The city’s annual PAARC test results confirm what we saw on the NAEP. In wards 5, 7 and 8, which have the highest concentrations of poor children, 22 of the top-performing 23 schools were charters. The one DCPS school in the top 23, McKinley Tech High School, selects its students. The charter schools vastly outperform DCPS schools in these three wards — roughly doubling DCPS’s percentage of students who score a 4 or 5 (meeting or exceeding expectations).”

If we truly care about the future of our most vulnerable kids, then the empty deteriorating surplus DCPS buildings would be immediately given to charters.

Latest D.C. Mayoral plan to keep closed traditional school buildings away from charters: open early-childhood centers

The Washington Post’s Perry Stein revealed on Friday that next fall the former DCPS Thaddeus Stevens Elementary School will become an early-childhood center teaching approximately 30 kids from age birth to three years old. Bright Beginnings, a nonprofit company described by Ms. Stein as experienced in working with homeless children, will manage the program. From the organization’s website:

“Bright Beginnings was established in 1990 by the Junior League of Washington to provide quality childcare to families experiencing homelessness in Washington, DC. For over 29 years, Bright Beginnings has helped thousands of children experiencing homelessness by providing them and their families with quality care and support during times of hardship and transition. In 2014, Bright Beginnings pioneered the first home-based program in the country with the sole focus of supporting families impacted by the trauma of homelessness. Through programs such as this, Bright Beginnings staff have provided hundreds of Washingtonians living in shelters and transitional housing with important high-quality family and educational support.”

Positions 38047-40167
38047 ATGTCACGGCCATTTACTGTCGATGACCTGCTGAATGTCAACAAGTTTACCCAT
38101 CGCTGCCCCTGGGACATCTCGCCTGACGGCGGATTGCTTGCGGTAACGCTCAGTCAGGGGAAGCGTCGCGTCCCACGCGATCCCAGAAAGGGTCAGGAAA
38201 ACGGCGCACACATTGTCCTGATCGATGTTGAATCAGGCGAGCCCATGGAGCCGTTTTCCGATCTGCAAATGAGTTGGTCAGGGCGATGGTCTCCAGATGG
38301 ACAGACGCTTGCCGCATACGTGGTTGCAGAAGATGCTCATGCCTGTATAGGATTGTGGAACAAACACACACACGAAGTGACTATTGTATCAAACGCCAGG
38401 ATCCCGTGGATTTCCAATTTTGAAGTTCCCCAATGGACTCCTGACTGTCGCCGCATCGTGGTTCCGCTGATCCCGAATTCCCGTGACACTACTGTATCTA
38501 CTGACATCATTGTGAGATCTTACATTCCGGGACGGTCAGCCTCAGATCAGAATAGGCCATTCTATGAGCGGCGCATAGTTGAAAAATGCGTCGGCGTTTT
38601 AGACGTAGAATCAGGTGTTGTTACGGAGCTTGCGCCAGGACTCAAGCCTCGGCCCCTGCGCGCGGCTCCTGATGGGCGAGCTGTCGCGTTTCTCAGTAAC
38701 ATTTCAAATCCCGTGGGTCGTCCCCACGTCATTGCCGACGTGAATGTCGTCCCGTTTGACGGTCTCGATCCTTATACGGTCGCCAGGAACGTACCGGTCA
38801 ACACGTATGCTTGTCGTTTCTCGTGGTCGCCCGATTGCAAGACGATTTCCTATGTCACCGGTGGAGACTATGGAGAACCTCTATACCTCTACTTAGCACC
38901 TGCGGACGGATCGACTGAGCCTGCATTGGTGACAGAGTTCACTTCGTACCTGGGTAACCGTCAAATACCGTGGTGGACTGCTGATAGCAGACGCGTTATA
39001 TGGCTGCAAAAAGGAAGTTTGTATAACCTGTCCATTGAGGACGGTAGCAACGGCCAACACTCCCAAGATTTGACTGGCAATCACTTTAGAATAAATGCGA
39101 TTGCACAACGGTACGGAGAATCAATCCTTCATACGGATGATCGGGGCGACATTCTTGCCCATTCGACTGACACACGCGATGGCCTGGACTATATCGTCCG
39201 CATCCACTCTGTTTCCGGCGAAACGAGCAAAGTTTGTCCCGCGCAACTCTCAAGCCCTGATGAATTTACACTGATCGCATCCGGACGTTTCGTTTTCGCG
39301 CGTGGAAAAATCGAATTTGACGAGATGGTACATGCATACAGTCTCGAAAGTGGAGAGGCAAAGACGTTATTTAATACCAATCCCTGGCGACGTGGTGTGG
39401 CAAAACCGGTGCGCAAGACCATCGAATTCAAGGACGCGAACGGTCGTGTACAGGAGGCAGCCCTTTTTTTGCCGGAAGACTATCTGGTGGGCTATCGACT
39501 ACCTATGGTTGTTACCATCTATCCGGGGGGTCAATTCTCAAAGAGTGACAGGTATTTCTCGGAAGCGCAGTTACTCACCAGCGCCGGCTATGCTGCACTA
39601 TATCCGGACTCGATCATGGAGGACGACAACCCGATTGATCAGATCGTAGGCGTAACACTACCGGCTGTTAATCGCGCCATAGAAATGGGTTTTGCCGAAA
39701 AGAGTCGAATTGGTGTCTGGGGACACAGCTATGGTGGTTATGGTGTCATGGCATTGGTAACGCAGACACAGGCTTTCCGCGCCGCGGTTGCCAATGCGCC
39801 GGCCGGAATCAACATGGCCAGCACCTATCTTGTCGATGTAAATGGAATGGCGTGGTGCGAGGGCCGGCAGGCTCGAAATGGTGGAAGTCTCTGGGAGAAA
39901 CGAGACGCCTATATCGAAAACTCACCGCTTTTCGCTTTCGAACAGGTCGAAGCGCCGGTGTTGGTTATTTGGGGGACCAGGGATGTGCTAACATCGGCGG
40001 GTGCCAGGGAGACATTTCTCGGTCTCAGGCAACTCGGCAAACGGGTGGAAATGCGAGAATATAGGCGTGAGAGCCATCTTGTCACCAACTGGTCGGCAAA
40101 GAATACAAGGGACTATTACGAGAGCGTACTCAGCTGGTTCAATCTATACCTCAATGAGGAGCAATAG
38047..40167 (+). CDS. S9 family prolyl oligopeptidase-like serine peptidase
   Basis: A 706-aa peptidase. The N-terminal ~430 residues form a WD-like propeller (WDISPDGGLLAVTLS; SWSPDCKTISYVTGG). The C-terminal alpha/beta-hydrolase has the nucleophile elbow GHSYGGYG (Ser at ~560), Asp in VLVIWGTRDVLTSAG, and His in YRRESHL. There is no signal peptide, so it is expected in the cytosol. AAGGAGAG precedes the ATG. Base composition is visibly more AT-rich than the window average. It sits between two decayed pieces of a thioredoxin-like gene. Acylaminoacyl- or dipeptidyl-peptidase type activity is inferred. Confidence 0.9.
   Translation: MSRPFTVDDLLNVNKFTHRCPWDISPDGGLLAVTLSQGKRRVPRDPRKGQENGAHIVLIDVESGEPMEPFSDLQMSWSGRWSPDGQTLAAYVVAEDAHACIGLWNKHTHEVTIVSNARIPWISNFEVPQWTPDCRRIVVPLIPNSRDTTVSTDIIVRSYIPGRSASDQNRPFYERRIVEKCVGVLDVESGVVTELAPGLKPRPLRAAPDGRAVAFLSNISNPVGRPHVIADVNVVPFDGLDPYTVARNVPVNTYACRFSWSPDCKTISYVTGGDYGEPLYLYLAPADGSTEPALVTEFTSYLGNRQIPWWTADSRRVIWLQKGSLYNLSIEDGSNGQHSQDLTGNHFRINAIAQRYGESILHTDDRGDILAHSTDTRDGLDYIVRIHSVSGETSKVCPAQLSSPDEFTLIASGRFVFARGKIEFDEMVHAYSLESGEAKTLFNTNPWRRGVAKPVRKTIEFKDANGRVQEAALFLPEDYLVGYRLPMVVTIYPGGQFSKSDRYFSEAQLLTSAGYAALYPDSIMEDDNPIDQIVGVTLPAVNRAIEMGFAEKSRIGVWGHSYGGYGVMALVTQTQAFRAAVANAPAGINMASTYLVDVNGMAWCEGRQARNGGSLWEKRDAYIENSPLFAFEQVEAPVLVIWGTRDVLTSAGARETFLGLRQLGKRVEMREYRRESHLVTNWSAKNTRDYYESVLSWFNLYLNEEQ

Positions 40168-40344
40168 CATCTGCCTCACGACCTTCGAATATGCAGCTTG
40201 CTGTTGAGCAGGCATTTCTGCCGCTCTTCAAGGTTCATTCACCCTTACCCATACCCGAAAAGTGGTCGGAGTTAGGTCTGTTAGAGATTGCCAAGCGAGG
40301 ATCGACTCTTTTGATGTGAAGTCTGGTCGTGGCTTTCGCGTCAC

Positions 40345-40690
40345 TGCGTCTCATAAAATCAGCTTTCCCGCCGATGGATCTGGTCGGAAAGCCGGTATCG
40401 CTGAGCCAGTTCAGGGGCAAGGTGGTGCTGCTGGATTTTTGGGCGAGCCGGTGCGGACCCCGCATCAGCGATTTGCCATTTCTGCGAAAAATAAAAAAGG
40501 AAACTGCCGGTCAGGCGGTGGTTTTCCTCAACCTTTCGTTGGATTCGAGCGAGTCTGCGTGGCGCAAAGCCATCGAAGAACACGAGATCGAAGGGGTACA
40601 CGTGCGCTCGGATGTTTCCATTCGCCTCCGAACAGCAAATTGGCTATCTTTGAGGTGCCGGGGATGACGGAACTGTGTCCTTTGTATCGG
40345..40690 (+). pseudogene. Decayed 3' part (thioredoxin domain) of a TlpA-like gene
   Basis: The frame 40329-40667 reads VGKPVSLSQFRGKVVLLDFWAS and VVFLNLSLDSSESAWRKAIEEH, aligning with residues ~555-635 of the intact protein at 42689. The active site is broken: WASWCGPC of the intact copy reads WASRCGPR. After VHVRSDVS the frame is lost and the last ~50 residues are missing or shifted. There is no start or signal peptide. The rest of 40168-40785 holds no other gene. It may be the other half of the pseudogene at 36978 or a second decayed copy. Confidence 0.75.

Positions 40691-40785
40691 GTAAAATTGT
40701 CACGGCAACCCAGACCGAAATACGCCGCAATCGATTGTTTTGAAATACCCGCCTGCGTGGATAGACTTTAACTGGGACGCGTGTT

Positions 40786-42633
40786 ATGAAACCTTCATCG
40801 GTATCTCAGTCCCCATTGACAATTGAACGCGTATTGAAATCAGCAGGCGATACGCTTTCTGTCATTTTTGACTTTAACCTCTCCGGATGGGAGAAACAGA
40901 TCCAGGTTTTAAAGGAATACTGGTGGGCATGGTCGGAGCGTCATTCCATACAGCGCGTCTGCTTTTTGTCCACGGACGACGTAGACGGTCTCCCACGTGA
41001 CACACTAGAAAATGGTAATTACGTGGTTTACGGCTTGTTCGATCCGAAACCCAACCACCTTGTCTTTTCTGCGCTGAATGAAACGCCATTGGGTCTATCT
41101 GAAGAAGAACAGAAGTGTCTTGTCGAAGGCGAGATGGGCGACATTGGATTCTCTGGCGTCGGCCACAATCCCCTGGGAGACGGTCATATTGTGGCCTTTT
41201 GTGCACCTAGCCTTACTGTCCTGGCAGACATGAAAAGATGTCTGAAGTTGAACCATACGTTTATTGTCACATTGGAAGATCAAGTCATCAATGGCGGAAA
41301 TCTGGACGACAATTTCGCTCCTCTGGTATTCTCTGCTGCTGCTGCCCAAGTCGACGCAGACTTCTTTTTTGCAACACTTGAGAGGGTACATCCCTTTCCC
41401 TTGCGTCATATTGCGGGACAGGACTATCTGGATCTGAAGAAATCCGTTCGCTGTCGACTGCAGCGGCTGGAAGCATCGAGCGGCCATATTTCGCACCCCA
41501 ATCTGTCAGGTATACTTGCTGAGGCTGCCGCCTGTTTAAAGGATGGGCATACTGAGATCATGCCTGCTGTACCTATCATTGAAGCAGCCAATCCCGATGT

The location, according to Ms. Stein, will also include a preschool program for about 100 three and four-year olds that DCPS will administer.

The Steven School was closed more than a decade ago due to low attendance. This is the third plan for the site, which should have been turned over to charter schools in 2008 as a surplus property. Although the city has a plethora of under-enrolled schools that can be utilized if needed to create early-childhood centers, it appears the strategy now is to convert other vacant buildings for this purpose, slamming the door on charters who desperately need these properties. From the article:

“While the stand-alone early-childhood center will be novel, the city already has three infant and early-toddler centers at existing elementary schools. The idea with those existing centers is that children can attend the same school for the first decade of their lives. United Planning Organization — a community agency founded in 1962 to bring programs to the District’s low-income residents — operates those early-childhood centers.

D.C. Public Schools Chancellor Lewis D. Ferebee said stand-alone campuses such as Stevens can offer more slots than co-located programs by having a campus solely dedicated to the city’s youngest learners. The stand-alone campuses can also provide professional development opportunities for preschool teachers.”

Ms. Stein announced the charter school facility blockade campaign as part of her reporting: